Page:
Breaking down custody’s set-piece routine
Technology and market forces blur the lines of engagement in asset servicing
Market forces and advances in technology are blurring the lines of engagement and challenging established practices in asset servicing. As these trends intensify, a new asset custody model is emerging that is transforming the way asset owners and managers interact with their service providers.
The holy grail of custody is to be able to deliver a single book of record. The promise of blockchain with the distributed ledger technology suggests that it is a matter of time when this becomes a reality. In the meantime, perhaps in anticipation of what this may mean, service providers are reinventing themselves to ensure that they remain relevant in the custody value chain.
It used to be that custody service in Asia was pretty straightforward. There were three categories of custodians operating in the region: the global custodian, sub-custodian, and domestic custodian. Each one serviced its segment of the market.
At the top of the food chain were the global custodians (GCs). Largely consisting of US financial institutions, their dominance of this segment is understandable. For the longest time, the pool of assets investing overseas came from the large US pension funds and asset managers looking at diversification, including into the emerging markets of Asia.
While they have the relationships, these institutions do not often have the network in Asia to be able to handle local market nuances such as regulation, cut-off times and corporate actions on behalf of their clients. For this, they appoint a network of sub-custodians.
Sub-custodians come in different shapes and sizes. Both foreign and domestic banks, the two general requirements global custodians require from a sub-custodian are a network of onshore offices and a rudimentary custody setup to deal with regulators, exchanges and national central securities depositories (CSDs). GCs have network managers who engage the pool of sub-custodians. Often, they will appoint a variety of sub-custodians in different markets. Their choice of sub-custodians does not just rest on the quality of service but also on other elements such as reciprocity.
As Asia started to come into its own, building a domestic asset pool over the past two decades with the emergence of pension funds, insurance companies and asset managers, the role of domestic custodians came to the fore. Asia, with economic growth rates that are easily twice the pace in the developed markets, also attracted international asset managers to set up in Hong Kong and Singapore to be closer to the markets they are investing in. More recently, we have also seen pension funds from outside Asia open offices in the region.
The blurring of the lines is most apparent in the GC space. US houses such as Bank of New York Mellon, Brown Brothers Harriman, JPMorgan, Northern Trust and State Street are now not only competing among themselves, they are having to contend with expanding European players such as BNP Paribas and universal banks such as Citi, HSBC and Standard Chartered.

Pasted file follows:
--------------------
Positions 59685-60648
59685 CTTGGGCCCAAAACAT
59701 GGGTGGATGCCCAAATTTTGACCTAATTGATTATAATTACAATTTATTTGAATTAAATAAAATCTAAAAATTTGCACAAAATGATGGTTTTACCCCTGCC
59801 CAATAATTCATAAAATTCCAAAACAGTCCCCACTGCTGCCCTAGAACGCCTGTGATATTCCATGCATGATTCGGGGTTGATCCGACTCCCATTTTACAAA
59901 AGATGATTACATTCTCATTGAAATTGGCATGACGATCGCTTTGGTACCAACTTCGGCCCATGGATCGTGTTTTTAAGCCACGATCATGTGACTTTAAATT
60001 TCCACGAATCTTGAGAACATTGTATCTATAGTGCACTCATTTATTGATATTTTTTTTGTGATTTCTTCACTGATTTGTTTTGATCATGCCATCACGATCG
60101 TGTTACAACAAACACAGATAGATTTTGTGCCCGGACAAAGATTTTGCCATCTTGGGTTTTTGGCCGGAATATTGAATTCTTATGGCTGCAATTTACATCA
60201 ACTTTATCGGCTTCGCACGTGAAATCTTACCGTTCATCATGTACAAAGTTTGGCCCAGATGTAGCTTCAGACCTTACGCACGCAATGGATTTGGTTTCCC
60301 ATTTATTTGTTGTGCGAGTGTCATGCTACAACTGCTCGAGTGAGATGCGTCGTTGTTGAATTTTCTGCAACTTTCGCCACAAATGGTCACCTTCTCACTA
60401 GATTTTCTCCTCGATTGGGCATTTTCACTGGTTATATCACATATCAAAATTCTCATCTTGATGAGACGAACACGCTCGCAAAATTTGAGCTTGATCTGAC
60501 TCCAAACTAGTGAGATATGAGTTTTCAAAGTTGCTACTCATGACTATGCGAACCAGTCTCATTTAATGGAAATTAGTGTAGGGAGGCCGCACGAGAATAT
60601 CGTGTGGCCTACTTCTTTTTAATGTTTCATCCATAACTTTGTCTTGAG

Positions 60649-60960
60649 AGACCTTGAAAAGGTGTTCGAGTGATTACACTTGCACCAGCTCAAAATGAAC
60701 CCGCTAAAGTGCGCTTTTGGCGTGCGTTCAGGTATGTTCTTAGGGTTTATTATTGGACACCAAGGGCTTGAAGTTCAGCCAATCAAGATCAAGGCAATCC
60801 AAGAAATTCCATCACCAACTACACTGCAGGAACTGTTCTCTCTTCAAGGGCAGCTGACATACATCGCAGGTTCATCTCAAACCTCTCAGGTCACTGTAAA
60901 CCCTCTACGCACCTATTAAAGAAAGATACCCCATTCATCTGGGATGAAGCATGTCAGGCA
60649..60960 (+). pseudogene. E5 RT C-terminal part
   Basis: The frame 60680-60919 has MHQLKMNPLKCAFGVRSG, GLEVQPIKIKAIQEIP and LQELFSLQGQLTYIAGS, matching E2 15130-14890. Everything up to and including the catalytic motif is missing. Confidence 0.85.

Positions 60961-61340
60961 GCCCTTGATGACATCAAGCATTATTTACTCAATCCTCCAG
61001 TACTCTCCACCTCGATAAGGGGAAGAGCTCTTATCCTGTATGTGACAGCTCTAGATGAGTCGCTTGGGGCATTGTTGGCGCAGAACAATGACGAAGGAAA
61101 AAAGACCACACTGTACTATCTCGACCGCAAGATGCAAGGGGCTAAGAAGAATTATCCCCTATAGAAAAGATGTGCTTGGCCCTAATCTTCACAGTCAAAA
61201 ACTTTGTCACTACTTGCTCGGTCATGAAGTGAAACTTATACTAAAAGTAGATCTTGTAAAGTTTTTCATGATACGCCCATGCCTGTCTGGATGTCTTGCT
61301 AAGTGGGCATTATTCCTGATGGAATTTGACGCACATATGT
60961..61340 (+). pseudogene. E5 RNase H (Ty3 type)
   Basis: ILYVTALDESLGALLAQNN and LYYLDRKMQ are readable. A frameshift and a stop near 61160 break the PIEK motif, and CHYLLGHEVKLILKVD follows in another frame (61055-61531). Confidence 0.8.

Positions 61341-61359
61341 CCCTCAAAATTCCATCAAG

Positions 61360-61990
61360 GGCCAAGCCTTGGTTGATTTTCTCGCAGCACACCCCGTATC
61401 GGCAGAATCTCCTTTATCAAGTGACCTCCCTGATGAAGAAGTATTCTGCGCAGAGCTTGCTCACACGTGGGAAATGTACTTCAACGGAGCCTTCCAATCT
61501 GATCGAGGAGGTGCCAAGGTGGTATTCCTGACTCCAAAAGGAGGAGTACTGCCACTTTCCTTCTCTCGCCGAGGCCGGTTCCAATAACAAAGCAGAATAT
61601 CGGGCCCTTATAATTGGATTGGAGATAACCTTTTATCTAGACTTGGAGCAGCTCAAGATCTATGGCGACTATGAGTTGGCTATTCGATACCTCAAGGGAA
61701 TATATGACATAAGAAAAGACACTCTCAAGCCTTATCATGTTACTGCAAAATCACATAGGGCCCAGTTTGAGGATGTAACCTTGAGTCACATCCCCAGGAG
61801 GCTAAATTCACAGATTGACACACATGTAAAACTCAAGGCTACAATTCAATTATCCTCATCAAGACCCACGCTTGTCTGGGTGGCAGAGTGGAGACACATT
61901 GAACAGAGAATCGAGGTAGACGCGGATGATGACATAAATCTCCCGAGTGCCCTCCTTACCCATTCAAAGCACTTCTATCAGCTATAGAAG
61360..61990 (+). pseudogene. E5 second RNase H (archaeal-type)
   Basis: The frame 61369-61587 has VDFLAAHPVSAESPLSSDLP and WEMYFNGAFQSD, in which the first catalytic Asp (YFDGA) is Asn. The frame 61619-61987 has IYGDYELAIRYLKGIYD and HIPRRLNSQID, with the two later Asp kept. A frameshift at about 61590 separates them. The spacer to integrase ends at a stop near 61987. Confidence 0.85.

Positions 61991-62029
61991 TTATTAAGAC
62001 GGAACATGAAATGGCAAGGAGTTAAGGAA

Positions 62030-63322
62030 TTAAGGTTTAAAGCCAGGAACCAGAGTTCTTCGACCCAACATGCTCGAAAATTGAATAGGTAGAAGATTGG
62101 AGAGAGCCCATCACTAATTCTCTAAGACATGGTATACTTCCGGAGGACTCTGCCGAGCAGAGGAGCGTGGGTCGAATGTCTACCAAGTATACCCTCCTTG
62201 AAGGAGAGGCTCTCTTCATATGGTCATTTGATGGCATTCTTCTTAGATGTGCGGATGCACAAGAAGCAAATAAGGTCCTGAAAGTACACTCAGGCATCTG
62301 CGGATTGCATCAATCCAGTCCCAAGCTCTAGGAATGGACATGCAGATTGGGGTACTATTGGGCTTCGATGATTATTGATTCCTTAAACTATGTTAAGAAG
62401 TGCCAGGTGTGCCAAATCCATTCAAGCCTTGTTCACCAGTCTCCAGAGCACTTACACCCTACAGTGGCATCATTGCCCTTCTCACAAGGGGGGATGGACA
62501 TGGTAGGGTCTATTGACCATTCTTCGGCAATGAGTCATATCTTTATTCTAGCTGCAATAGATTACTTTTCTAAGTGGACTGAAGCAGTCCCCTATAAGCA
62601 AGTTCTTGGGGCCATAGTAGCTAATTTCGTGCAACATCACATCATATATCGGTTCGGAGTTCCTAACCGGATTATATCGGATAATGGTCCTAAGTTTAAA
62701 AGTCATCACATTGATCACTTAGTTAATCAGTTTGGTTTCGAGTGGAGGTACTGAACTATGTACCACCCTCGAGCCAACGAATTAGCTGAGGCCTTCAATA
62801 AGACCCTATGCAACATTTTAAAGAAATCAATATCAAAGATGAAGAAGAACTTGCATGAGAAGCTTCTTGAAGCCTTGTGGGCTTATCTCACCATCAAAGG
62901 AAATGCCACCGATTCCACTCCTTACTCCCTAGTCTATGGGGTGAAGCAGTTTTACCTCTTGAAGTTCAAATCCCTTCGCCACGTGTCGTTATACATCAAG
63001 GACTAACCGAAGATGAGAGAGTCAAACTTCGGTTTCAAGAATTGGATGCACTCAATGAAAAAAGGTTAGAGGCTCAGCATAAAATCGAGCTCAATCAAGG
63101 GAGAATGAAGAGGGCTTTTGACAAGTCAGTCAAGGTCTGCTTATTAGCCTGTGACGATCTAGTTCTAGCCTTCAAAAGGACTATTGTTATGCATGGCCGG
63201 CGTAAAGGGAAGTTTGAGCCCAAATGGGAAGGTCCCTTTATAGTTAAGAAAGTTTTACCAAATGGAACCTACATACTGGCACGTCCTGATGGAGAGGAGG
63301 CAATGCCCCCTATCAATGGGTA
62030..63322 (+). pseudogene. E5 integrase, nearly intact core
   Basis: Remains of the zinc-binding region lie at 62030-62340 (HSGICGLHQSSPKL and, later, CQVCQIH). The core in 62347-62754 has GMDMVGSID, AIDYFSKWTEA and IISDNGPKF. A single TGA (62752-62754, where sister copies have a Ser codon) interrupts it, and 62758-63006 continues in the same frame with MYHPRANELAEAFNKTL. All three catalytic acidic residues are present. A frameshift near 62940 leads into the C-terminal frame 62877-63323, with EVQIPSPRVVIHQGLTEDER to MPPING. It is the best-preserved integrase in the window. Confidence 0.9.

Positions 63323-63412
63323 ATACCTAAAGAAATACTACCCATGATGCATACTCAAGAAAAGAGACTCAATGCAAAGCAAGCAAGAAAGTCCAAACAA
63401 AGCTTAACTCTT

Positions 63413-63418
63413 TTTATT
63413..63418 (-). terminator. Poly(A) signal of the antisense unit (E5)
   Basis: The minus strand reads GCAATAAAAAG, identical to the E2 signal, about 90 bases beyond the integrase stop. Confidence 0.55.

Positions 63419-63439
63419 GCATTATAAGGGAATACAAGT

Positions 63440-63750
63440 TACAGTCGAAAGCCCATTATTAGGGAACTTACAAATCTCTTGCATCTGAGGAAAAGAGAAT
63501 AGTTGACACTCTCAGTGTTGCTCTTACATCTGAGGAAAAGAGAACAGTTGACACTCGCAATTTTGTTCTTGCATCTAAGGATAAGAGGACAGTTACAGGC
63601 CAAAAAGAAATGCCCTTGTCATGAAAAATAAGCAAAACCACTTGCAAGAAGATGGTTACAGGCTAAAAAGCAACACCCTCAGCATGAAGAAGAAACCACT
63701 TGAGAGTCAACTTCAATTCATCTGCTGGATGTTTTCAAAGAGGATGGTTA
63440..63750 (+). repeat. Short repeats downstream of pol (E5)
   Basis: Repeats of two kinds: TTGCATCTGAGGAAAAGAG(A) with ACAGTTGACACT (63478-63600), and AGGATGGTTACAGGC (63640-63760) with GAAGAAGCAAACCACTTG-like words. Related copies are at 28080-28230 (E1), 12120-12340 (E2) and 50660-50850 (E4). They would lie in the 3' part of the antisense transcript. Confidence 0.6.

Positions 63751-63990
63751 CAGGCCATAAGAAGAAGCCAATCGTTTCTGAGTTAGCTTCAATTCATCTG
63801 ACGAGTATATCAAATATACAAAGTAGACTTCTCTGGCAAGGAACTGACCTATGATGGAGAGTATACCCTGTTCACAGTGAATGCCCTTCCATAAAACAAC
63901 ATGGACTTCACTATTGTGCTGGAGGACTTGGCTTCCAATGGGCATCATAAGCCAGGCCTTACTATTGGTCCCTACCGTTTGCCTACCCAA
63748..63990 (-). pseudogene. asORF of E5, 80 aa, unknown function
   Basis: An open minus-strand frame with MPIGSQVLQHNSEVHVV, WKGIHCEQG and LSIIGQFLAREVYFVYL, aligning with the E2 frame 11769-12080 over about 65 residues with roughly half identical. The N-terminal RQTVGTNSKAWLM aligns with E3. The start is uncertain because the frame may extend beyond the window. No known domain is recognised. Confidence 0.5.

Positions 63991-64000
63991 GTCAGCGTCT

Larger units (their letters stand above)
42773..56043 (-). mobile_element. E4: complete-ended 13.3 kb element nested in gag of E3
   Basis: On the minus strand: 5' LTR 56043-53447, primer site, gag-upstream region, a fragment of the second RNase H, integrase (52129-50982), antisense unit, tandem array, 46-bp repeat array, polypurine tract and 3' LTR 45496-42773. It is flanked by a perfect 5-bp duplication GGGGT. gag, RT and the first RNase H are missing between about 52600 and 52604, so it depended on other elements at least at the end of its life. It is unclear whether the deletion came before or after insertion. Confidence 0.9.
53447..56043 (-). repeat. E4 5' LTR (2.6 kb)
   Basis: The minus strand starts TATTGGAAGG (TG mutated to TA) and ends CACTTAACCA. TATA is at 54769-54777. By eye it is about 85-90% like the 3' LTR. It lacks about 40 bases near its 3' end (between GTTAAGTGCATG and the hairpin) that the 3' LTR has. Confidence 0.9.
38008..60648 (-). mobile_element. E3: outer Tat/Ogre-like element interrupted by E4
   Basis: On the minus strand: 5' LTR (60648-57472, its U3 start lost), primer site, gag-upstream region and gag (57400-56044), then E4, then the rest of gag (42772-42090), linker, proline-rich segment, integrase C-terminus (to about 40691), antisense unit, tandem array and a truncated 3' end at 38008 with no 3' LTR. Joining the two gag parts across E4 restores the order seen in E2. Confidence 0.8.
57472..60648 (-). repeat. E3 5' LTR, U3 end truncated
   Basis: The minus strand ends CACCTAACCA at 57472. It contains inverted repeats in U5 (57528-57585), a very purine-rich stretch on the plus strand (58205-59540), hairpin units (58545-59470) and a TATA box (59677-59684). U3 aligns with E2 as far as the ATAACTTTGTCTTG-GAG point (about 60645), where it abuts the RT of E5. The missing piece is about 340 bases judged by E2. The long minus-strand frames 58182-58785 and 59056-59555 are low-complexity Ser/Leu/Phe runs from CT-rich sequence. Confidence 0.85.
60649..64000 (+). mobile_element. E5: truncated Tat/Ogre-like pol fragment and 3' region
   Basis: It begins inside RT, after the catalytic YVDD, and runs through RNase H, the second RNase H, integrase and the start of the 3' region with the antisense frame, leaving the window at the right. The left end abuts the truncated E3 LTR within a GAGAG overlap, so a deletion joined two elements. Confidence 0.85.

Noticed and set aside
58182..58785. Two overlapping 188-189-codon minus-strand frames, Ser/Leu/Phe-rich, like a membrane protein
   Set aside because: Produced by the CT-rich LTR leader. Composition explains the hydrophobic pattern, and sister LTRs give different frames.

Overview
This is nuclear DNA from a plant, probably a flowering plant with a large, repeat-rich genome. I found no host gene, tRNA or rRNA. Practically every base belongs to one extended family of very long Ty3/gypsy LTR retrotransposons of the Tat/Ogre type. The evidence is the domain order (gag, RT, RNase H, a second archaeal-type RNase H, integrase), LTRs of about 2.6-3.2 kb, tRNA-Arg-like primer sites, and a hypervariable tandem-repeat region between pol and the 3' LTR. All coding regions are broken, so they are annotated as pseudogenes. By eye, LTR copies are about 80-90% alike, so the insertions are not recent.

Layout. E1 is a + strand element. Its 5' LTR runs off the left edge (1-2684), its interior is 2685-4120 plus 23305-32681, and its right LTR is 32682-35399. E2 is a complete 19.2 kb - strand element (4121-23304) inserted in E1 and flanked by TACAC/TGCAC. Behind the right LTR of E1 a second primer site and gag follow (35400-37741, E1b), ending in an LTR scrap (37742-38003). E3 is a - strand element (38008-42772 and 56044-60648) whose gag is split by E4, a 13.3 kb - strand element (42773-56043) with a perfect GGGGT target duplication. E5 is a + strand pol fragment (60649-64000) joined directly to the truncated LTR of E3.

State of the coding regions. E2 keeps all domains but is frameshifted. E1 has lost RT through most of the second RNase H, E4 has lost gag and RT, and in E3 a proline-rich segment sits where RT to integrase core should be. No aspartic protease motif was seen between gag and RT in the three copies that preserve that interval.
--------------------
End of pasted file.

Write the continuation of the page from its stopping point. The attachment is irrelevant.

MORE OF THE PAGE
Here, the concept of frenemy (collaborator and competitor at the same time)probably applies. These GCs traditionally have been using the likes of Citi, HSBC, Standard Chartered and also Deutsche Bank as sub-custodians. But with the emergence of Asia’s institutional funds market, especially following the global financial crisis of 2008, these sub-custodians have now become GCs in their own right. At first covertly with descriptions such as regional custodians or international custodians, they now are much more open about discussing having a GC offering to Asian clients.
The decision to build a GC offering should not come as a surprise. With their strong links in Asia, Citi, HSBC and Standard Chartered have established ties with Asian clients that are now increasingly looking beyond their home markets for investment opportunities. For Asian clients, especially the official institutions such as central banks, these custodians are chipping away at the edges only. The movement to new providers is at an early stage.
But there have been high-profile breakthroughs. BNP Paribas’ coup securing the global custody mandate of Asian Infrastructure Investment Bank, the Beijing-based multilateral development bank, in 2017 against a bevy of the traditional GCs is a case in point. The Asset understands that what stood out during the beauty parade was BNP Paribas’ attention to detail against the perceived more formulaic approach of the others.
The growing affluence in the region is also boosting the activity of other large asset gatherers such as pension funds, insurance companies and asset managers. Here is where the battle for a share of wallet is most apparent.
China is the centre of attention among service providers especially with the recent relaxation of restrictions to invest offshore following a lull of three years. The scheme, the Qualified Domestic Institutional Investor (QDII), has been in hiatus since China’s stockmarket debacle in 2015. Apart from the international banks looking to win business, Chinese banks also are not ceding ground and, despite their limited experience, are looking at how they can play a role.
Another angle that has played up is using business reciprocity to lock in regional mandates. For example, the recent wins awarded by insurance companies are on the back of bancassurance arrangements struck earlier. Expect more of these deals in the coming years especially as insurance assets continue to grow in the region.
With the rise of the asset management industry, the role of the domestic custodians serving the onshore business will also become a growing opportunity. The much anticipated China local custody licence to be awarded later this year will finally open the way for foreign banks to begin offering domestic custody services especially to their existing clients of foreign asset managers expanding in the mainland.